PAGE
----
African adoption should be discouraged 'at all costs,' group says
Hong Kong (CNN) -- Nyla was just two or three days old, no one really knows for sure, when she was found abandoned in the middle of a field in Rwanda. She was "black and blue," says her adoptive mother, Karen Brown. Her umbilical cord was still attached.
One year later, Nyla lives in a high-rise building in Hong Kong with American parents and a four-year-old sister who is Chinese. She just started walking and has "seven-and-a-half" teeth, though she's too shy to show them.
The bright-eyed baby is one of more than 35,000 children sent from Africa in a surge of adoptions in the last eight years, according to adoption expert Peter Selman from Newcastle University in the UK.
During that time, figures have risen three-fold at the same time as international adoptions from all countries have slumped to a 15-year low, Selman said.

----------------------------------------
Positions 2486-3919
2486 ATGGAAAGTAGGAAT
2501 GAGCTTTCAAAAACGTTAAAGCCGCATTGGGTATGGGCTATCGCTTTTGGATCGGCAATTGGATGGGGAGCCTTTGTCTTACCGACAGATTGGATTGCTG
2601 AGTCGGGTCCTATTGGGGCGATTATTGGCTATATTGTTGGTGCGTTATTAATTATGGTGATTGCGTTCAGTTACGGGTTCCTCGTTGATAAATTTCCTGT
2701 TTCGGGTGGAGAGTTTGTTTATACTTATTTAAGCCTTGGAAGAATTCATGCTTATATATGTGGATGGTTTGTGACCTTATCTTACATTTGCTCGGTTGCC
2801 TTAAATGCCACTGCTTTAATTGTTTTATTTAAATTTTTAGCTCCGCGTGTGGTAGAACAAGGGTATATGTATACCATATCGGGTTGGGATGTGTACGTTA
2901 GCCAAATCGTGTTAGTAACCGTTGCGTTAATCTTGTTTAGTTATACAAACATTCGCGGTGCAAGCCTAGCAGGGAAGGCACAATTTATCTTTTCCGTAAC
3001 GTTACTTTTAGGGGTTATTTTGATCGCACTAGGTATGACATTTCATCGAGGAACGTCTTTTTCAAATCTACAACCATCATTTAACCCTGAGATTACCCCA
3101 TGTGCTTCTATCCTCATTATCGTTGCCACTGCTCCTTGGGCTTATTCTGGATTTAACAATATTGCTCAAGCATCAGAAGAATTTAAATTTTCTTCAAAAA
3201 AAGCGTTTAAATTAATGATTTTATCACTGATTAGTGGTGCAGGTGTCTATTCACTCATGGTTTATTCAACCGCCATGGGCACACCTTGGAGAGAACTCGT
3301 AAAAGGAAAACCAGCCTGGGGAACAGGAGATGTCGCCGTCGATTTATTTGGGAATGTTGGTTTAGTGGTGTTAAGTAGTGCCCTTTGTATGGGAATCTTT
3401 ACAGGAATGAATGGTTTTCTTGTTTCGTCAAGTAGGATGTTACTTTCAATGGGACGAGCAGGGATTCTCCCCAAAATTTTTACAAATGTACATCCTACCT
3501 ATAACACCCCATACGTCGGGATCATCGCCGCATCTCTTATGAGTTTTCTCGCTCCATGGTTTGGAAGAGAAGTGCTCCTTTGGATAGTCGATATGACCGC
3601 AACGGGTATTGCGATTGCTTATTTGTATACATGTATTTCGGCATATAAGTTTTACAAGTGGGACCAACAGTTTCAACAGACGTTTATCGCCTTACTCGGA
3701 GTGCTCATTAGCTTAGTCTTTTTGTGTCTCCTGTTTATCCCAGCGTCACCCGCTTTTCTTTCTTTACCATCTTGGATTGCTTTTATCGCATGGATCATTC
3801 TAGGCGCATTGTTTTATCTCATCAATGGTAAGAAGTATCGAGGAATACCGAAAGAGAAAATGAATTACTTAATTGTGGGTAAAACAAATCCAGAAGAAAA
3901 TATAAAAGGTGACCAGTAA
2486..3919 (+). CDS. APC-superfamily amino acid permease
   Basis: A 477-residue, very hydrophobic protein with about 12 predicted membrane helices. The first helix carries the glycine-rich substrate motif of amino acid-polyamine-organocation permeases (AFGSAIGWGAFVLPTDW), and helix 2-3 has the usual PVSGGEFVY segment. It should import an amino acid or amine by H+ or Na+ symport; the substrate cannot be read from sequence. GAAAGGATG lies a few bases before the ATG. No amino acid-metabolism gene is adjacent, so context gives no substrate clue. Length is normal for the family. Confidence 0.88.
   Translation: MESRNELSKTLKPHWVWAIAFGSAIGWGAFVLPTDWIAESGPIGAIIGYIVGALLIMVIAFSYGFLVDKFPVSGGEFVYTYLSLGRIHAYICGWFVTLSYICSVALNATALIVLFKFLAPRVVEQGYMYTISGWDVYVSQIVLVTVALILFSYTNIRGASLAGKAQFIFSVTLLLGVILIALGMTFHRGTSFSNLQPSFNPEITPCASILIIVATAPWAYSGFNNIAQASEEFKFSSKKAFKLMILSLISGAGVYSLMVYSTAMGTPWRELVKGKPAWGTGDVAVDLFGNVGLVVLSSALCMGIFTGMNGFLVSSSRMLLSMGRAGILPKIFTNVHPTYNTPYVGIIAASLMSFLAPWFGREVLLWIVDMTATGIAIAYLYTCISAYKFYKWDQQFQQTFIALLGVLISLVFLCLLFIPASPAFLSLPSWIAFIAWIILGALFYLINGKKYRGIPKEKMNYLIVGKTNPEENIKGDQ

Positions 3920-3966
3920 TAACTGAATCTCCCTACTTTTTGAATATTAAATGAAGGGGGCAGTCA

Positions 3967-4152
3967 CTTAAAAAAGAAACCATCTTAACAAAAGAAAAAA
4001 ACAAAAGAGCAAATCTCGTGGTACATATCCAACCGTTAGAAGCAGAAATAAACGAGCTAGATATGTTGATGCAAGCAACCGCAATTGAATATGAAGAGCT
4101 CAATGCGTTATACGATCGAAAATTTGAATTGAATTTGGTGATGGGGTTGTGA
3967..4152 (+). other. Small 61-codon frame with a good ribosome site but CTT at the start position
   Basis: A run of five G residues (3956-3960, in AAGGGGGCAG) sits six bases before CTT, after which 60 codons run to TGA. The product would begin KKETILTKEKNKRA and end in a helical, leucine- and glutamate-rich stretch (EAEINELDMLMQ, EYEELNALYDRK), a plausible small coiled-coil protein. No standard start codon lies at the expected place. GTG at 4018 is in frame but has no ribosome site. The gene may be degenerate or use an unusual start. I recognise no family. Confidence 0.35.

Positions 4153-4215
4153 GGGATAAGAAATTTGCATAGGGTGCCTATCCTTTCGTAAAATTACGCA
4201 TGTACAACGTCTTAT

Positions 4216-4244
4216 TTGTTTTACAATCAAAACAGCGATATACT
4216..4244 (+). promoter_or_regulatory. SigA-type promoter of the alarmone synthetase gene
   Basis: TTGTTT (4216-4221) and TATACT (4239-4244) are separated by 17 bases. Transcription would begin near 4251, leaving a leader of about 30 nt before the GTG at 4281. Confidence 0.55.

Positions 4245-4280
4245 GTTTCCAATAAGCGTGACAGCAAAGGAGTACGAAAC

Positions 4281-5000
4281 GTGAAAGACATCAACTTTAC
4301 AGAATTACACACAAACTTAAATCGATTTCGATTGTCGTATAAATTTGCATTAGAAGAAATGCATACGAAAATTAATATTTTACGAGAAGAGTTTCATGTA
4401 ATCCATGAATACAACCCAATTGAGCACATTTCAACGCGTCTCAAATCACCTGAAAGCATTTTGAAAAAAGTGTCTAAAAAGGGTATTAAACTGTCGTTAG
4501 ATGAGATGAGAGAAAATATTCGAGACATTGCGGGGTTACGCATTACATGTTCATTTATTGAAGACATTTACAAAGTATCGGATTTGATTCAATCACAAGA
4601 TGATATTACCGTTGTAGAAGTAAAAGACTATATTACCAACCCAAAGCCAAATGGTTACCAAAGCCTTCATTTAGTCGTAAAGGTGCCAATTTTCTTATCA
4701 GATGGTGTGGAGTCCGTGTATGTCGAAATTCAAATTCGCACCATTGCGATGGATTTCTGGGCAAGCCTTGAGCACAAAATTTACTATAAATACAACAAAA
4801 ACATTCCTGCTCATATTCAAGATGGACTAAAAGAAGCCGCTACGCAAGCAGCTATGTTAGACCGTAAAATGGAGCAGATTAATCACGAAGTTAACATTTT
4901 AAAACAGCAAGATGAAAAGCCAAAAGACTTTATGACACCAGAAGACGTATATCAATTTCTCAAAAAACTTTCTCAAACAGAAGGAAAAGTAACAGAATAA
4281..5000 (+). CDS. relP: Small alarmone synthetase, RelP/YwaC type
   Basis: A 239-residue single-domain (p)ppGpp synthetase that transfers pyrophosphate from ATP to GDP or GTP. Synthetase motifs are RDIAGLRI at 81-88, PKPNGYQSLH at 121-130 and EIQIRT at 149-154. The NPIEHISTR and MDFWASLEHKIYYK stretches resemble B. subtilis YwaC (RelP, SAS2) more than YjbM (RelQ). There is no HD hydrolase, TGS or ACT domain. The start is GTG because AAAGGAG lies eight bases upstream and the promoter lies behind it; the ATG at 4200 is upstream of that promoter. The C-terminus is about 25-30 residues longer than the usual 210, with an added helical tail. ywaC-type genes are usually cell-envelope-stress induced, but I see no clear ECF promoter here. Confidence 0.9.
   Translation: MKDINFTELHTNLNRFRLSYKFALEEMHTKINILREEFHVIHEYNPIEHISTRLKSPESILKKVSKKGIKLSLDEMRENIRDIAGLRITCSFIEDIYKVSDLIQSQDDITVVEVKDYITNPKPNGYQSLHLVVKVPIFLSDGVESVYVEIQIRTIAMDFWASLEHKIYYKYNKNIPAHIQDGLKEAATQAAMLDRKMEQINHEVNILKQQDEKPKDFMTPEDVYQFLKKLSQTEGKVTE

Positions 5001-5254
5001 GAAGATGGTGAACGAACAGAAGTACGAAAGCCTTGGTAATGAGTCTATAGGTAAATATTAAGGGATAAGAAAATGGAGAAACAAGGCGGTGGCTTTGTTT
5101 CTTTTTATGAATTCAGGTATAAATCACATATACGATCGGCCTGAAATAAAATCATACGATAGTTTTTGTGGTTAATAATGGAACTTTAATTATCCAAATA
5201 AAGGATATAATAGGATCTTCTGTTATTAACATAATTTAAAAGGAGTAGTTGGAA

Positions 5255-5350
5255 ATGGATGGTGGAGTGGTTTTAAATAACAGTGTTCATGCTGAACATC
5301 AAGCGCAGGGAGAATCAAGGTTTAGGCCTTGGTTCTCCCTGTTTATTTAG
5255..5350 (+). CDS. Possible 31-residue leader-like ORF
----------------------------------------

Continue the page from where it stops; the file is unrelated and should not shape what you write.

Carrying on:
A new report from The African Child Policy Forum (ACPF) entitled "Africa: The New Frontier for Intercountry Adoption," says the trend indicates that receiving countries are turning "en masse" to Africa to meet demand for adoptive children as other options close. It's a trend, they say, that needs to stop.
"It must at all costs be discouraged. It should be a last resort and an exception rather than the normal recourse to solving the situation of children in difficult circumstances, as it seems to have now become," said David Mugawe, executive director of the ACPF in a press statement.
For remaining article:http://www.cnn.com/2012/05/29/world/africa/africa-child-adoption/index.html